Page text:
At 51, Salwa* joins her 12-year-old daughter to learn the alphabet – the first time she does so since leaving school 45 years ago. Salwa had just completed the first month at school when she decided to quit. She went home and never went back again.

‘’I had a fever when I was little and it affected my speech. When I went to school, children laughed at my pronunciation. I was too embarrassed.’’ It was a decision she would later regret. Salwa had to rely on strangers to read road signs for her. Everywhere she went, she carried papers with her address.

"I would ask people to write and read for me. I had to cope with my illiteracy, relying on my memory. ‘’ Forty-five years after that day, Salwa is now in Save the Children’s classroom to learn the letters and numbers.

The decision to change came on a sodden winter morning.

"I started working as a cleaner in this school. One day it was cold and raining, so I stayed inside the classroom and listened to the teachers. When the class was over, I asked if I could always attend and they said yes. I started reading and writing with the children and my daughter. We learn together.’’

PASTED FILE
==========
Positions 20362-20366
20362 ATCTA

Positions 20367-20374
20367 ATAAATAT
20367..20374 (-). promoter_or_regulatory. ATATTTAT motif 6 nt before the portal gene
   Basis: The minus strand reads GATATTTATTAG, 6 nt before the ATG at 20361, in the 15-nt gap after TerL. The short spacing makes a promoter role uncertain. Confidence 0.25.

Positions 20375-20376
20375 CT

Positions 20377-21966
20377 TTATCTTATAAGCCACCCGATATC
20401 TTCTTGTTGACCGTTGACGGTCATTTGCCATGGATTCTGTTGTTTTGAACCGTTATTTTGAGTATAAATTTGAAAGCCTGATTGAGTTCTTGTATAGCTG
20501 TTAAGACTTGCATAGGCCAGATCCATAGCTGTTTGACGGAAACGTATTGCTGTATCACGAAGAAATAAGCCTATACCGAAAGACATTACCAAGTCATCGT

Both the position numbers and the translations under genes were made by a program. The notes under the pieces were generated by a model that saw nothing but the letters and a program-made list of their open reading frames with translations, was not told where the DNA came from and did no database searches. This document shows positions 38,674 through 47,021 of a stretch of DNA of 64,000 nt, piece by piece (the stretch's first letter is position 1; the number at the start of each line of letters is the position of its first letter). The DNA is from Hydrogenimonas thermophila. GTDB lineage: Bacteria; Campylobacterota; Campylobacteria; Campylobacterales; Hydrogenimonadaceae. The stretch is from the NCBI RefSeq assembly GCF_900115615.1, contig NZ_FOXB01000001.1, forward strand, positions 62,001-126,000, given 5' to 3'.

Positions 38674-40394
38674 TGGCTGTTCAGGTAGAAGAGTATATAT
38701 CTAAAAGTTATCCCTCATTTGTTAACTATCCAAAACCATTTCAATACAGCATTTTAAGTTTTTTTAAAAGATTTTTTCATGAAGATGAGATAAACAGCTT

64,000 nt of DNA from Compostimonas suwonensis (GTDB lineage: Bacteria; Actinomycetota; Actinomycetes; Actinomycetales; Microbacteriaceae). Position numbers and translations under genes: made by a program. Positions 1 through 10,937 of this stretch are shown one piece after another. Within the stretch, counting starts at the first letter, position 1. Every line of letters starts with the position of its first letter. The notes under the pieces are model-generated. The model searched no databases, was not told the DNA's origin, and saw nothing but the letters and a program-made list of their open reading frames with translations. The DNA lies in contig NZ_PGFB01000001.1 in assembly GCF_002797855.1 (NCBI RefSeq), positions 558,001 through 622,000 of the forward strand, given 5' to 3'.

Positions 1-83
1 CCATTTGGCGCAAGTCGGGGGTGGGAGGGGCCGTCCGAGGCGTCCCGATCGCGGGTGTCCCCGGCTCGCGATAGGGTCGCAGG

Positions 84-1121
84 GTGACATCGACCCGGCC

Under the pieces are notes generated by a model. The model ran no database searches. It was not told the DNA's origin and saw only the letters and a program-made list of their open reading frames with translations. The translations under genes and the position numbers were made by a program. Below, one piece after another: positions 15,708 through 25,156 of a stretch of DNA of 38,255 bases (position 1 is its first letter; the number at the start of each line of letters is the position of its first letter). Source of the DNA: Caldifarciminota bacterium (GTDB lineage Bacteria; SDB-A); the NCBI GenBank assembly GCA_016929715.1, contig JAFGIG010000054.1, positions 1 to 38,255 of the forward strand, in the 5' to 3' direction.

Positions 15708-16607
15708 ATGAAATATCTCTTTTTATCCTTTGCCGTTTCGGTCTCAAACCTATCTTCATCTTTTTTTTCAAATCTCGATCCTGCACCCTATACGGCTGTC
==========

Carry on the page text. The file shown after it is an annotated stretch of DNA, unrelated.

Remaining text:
The new beginning has inspired a fresh outlook.

"I hope all people can learn, especially those who don’t read or write. I hope everyone can see the value of education. I want my daughter to be strong, to make up for what I have missed.‘’


Salwa lives in an informal settlement for Syrian refugees in Lebanon’s Bekaa Valley.

The 51-years-old was hired as a cleaning assistant at Save the Children’s centre for Remedial Classes, supported by the German Corporation for International Cooperation, GIZ. This project supports children who require learning support and face difficulties with the changing curriculum and language of instruction, with the goal to enrol, re-enrol and keep children in school.

*Names changed for protection purposes.